White-collar flyers sneak in goods for free tickets
Recent arrests at the Mumbai airport show a startling new trend: Smugglers are employing white-collar passengers to sneak in contraband into the city in small quantities in exchange for free tickets and commission.mumbai Updated: May 29, 2011 02:11 IST
Customs officials at the Mumbai airport arrest a builder for not declaring gold jewellery, branded watches and dollars totally worth Rs9.5 lakh on his return from Singapore. The same day, they detain a former Mr Universe carrying women's garments worth Rs1.5 lakh on arrival from Thailand.
Customs authorities detain a general manager of a British shipping firm while he was trying to smuggle foreign currency, more than 20 women's garments and a laptop totally worth Rs6.22 lakh. He had also arrived from Dubai.
The authorities find a Rolex watch, 10 iphones, 10 mobile phones and two laptops, totally worth Rs8lakh, being carried by a Mumbai-based passenger. The consignment had been packed in aluminum foil so that they are not detected by the screening machine.
Customs officials seize 45 branded watches worth Rs7lakh from a wheelchair-bound passenger who had arrived from Dubai.
These recent arrests at the Mumbai airport show a startling new trend: Smugglers are employing white-collar passengers to sneak in contraband into the city in small quantities in exchange for free tickets and commission.
The customs authorities found that in most cases the passengers caught smuggling goods through the green channel were carrying undeclared items worth less than Rs10 lakh.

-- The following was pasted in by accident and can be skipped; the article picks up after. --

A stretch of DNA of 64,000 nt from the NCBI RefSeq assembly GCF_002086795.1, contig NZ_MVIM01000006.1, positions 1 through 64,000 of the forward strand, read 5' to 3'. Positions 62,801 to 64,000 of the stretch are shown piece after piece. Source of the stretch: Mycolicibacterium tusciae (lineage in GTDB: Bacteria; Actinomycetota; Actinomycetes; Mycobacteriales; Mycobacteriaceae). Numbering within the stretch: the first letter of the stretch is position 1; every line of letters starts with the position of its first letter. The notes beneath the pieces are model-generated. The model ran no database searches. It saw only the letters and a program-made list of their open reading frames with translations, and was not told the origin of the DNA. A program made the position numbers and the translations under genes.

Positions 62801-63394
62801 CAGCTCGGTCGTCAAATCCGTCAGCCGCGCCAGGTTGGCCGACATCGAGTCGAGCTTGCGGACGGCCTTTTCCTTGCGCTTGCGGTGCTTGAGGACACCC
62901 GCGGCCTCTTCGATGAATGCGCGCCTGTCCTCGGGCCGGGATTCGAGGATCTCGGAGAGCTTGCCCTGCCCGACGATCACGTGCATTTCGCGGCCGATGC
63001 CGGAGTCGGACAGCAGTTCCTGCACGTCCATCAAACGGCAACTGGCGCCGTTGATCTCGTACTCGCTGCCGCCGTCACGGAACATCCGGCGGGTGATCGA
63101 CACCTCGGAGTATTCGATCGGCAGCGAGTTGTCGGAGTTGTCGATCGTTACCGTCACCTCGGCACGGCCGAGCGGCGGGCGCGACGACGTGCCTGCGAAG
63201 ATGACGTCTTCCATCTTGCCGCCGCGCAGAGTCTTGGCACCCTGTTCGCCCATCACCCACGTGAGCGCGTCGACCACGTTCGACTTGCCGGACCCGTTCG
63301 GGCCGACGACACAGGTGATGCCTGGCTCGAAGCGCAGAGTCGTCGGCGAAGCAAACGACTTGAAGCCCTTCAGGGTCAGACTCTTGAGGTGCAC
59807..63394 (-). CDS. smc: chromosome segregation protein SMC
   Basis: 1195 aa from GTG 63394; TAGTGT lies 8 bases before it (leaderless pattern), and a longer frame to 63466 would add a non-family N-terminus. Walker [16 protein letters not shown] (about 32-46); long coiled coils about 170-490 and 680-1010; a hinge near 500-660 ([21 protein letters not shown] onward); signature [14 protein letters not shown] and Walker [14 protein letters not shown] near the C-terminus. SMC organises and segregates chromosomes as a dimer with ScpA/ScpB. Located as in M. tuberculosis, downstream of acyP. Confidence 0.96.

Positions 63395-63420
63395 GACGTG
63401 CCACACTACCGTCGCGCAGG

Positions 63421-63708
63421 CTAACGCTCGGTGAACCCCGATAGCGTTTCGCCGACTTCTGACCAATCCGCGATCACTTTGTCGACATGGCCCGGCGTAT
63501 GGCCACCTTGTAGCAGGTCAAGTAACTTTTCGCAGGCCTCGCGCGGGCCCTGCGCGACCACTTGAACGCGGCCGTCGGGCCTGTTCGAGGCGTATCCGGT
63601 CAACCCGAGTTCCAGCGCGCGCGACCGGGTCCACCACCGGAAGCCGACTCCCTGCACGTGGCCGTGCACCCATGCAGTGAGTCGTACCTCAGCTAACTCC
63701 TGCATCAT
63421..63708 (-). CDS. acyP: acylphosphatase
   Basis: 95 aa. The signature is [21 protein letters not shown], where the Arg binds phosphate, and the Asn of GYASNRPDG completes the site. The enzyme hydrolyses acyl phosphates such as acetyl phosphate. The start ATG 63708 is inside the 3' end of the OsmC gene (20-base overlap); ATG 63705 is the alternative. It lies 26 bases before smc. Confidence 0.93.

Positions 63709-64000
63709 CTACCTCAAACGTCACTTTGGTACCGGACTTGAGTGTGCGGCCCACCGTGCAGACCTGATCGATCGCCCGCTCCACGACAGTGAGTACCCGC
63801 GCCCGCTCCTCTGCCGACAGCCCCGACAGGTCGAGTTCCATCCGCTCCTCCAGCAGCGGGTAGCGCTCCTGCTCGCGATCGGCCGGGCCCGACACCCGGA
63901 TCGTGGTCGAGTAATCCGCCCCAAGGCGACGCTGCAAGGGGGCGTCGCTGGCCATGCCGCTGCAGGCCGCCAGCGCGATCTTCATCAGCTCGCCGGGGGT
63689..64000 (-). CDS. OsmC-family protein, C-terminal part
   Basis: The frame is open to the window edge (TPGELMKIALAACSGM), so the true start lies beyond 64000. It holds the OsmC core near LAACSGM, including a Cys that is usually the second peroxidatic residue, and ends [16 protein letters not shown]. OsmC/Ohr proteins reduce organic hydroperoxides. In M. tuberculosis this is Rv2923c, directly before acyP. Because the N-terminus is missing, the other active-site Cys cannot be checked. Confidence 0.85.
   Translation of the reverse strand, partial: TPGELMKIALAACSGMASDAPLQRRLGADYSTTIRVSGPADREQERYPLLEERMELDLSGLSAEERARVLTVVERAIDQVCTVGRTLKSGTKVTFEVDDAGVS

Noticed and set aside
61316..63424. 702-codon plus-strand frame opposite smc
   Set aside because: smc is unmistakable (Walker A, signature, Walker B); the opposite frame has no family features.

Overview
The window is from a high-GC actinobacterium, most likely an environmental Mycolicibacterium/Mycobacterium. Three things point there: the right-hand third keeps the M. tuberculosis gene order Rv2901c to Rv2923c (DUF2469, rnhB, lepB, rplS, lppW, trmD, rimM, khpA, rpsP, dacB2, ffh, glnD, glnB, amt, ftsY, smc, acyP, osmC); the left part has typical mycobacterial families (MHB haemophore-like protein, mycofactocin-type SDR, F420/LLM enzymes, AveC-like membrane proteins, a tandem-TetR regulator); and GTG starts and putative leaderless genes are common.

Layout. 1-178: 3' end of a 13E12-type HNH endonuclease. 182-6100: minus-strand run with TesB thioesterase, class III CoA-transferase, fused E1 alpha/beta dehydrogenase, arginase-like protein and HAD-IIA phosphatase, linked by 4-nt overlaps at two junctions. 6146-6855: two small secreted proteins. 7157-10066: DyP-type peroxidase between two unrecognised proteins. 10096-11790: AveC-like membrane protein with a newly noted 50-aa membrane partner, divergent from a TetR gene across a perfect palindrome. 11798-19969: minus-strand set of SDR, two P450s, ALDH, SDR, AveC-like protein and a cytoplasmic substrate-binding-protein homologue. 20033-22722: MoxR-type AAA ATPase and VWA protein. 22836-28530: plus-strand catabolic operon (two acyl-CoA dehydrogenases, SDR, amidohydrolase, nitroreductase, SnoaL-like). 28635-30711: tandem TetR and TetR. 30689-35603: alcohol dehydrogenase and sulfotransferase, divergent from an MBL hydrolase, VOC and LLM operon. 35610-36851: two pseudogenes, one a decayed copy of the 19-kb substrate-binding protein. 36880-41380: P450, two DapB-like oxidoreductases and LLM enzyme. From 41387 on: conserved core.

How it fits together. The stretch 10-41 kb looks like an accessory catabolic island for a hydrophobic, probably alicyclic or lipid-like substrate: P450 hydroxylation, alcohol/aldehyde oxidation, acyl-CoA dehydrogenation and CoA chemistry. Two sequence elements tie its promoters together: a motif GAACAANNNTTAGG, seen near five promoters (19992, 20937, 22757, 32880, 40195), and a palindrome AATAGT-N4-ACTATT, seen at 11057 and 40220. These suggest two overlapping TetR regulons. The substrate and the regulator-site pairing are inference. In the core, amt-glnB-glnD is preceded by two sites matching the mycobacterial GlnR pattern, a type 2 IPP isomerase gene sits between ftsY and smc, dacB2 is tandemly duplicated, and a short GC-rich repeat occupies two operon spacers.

“As the smugglers’ syndicates are seeking the services of white-collar people, they have to convince them that they won't be arrested. And even if they are caught, they would easily get bail as the quantity of contraband seized is less,” said a senior customs official, requesting anonymity because he is not authorised to speak to the media.
“The actual person behind these smuggling attempts could be using multiple people to get the desired amount of goods smuggled in,” the official added.
Another advantage of smuggling in goods in small quantities, the official said, is that if the passenger is caught, the loss incurred is less.
The department also found that in most cases the goods were not concealed in the baggage. "This could be done so that they could plead innocence claiming that they forgot to declare the goods because they were tired or were unaware of the rules," the official said.
He added that some of the passengers caught claim the goods were gifts or given by a friend abroad to be gifted to someone in India.
Advocate Sujay Kantawala, who often handles customs-related cases, said contraband in small quantities is difficult to detect.
“The chances of getting caught are slim because the officials concentrate on big quantity,” the advocate explained.
And even if even the passenger is caught or detained, he or she prefers to pay the duty, Kantawala added.